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Jim Cumming - From the Publisher's Pen

Jim is the former publisher of the Fort Frances Times Ltd. He writes a weekly column and can be contacted at jcumming@fortfrances.com

June a feast for the senses

June is a fun month. The leaves are all out and the pollen is falling from the pine trees, fertilizing the flowers that will, in a couple of months, produce cones for the squirrels to feed on.

All the annual flowers have been planted and their blooms brighten our neighbourhoods.

The cloying pungent smells of the lilacs are giving way to the soft fragrant smells of roses. Purple and yellow Irises bloom.

Election spending differs

In Canada, we are gearing up for an election in October.

Various news agencies constantly are polling households each evening to determine which of the three parties—Liberal, NDP, or Conservative—would have your vote if you were going to the polls the following day.

The results are published and the news media’s political specialists pore over the numbers with magnifying glasses trying to determine who is ahead and who is behind at a moment in time.

They look for trends in hope they can predict the outcome four months out.

Why don’t MPs face same scutiny?

Should we be surprised by word that 30 senators are said to owe taxpayers almost $1 million.

After the questionable expenditures of senators Pamela Wallin, Mike Duffy, Patrick Brazeau, and Mac Herb, does this recent announcement surprise us?

I hope not.

The first four senators to come under scrutiny claimed they were not aware of the rules that were in place. Pamela Wallin and Mac Herb repaid the claims against themselves.

Donate to a good cause

Riverside Foundation for Health Care director Samantha Manty had approached our table one afternoon prior to the Canada Day Cash Lottery early-bird draw.

By the time she was finished, all eight of us had purchased tickets for the draw.

In the past, the Fort Frances Times and Rainy River Record have been actively involved in raising funds for the “Care Close to Home” campaign.

Town’s beauty in full bloom

Trees are in full bloom in front and back yards across Fort Frances.

The flowering crabs in front of the courthouse are full of brilliant pink flowers.

As you drive through town, the variety of pinks is amazing. Everything from soft baby pinks to robust deep reds are in their glory.

The colours and flowers are present for only a brief time each year. And just as you might drive around the community to see the lights of Christmas, a trip around town this week would be enjoyable.

Dealing with being handicapped

It is 6 a.m. and I’m the only person in the emergency ward.

It is eerily quiet compared to Monday afternoon. Cathy, the nurse in charge, has just started the IV drip and I will lie on my back for the next two hours.

I will be back again in 12 hours and the procedure will be repeated for several days to come.

I must commend the emergency staff at La Verendrye Hospital, who have been very attentive to my plight. I’ve lost the use of my upper left arm and shoulder, and that has left me frustrated and sore.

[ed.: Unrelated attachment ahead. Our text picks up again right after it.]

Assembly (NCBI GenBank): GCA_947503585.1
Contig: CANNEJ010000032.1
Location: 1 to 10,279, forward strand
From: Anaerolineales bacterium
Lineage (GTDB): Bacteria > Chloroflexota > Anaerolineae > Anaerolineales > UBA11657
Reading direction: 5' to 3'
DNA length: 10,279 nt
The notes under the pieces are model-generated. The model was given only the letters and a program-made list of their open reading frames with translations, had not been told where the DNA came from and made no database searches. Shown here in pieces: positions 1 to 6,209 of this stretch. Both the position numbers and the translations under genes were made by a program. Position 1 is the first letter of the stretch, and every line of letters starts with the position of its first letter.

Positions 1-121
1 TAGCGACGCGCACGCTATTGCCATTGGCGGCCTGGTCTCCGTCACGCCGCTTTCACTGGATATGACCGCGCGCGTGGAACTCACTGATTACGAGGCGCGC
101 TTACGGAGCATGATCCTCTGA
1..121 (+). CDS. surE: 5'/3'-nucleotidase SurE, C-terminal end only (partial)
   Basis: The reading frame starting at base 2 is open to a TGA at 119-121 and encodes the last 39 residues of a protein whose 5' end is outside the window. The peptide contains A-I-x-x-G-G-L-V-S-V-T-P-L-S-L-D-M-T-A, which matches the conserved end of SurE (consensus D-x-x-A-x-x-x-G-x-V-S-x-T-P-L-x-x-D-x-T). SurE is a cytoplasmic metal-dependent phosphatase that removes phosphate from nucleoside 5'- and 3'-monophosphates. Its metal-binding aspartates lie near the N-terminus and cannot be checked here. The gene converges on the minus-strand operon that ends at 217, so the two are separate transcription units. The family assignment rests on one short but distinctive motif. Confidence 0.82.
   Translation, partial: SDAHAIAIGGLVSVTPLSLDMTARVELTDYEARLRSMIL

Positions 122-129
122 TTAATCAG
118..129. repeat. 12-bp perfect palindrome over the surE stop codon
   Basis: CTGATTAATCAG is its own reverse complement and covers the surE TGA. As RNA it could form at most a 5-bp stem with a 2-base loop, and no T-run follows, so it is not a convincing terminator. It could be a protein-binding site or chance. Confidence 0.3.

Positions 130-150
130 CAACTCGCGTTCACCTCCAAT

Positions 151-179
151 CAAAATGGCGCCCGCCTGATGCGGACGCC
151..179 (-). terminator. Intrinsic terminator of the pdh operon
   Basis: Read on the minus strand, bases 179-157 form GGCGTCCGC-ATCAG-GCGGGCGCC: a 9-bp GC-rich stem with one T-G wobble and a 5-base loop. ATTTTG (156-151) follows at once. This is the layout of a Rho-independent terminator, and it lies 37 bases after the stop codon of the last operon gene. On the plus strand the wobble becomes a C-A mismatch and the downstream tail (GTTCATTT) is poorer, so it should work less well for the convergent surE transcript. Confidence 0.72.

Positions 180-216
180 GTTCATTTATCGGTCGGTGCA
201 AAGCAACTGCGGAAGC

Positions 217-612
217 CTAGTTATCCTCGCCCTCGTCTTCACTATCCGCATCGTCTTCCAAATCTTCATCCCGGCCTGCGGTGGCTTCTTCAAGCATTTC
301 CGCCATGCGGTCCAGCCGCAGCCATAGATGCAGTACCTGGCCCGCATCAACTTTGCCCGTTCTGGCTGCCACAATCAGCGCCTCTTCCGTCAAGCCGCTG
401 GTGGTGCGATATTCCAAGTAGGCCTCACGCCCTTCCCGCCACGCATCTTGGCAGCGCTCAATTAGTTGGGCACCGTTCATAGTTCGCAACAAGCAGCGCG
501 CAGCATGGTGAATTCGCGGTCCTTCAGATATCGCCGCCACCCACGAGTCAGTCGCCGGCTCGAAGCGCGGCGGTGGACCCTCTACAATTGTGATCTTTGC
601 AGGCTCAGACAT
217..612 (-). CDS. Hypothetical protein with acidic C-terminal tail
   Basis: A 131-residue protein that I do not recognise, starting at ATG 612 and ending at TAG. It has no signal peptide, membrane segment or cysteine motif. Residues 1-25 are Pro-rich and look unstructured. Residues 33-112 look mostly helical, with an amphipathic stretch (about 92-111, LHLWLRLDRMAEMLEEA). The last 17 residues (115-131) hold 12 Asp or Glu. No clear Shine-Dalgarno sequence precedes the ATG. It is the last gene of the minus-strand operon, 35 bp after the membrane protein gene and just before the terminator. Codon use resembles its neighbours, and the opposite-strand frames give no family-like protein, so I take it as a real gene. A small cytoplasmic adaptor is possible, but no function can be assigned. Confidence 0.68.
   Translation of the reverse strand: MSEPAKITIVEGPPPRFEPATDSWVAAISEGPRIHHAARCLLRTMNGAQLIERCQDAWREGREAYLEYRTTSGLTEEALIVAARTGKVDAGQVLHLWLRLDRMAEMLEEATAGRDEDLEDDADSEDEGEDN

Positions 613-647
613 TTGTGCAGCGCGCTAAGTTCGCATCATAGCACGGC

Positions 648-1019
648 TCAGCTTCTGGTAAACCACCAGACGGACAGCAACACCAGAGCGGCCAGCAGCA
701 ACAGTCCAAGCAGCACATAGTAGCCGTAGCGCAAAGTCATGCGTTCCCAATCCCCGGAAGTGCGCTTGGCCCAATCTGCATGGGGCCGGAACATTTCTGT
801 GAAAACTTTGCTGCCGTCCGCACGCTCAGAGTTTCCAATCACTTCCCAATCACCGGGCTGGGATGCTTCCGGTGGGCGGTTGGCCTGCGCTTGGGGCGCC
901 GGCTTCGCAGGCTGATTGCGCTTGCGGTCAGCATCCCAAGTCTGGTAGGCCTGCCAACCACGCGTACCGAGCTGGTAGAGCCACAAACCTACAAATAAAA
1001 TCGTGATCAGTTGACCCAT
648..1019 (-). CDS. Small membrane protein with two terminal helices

All eyes fixed on the finish line

I’ll admit I’m both a news junkie and a political junkie. Give me an election contest and I will follow every blog and political columnist in the area where the election is taking place.

For me, watching the start as the candidates break out of the gate—until they gallop across the finish line—is like watching a horse race.

We have our favourites just like in horse racing. We have our sentimental favourites that we cheer on because they are in the race with no hope of winning. And we have our put-downs for the candidates or parties we don’t want to win.

Weekend enjoyable at cabin

We spent the weekend at the cabin and the water in Rainy Lake has not risen.

Alas, our boat that we went to the cabin the previous weekend refused to start. Even the trolling motor batteries, which we thought we had charged, couldn’t get the motor to turn over.

The batteries probably didn’t take the charge.

Thankfully, my brother-in-law provided taxi service to the cabin.

Burgers cooked on the charcoal grill, fresh corn on the cob, and a 15-year-old bottle of red wine on the deck made the evening perfect.

Cabin season finally here

The flyers that will be distributed later this week are filled with outdoor living items.

Flowers, plants, and shrubbery, along with gardening, and yard maintenance tools, all are being advertised. If you are into boating or improving the look of your yard, the ideas are all laid out.

Spring is here.

My wife and I made our way to our cabin on Saturday. We were the first to have our boat in at the marina.

The foods we enjoy have a global flavour

When I think about what are truly Canadian foods, I usually find myself at a loss.

“Tourtiere,” a dish we often associate with Quebec, comes to mind. It is common to both Quebec and the bordering New England states, and often is associated with Christmas.

It is made with finely-diced pork, veal, or beef. Wild game often was added, as was fish and seafood in communities found along the coast. It is a meat pie cooked with cubed potatoes and often shredded onion and carrots.

Within the province of Quebec, regions often have their own special recipes.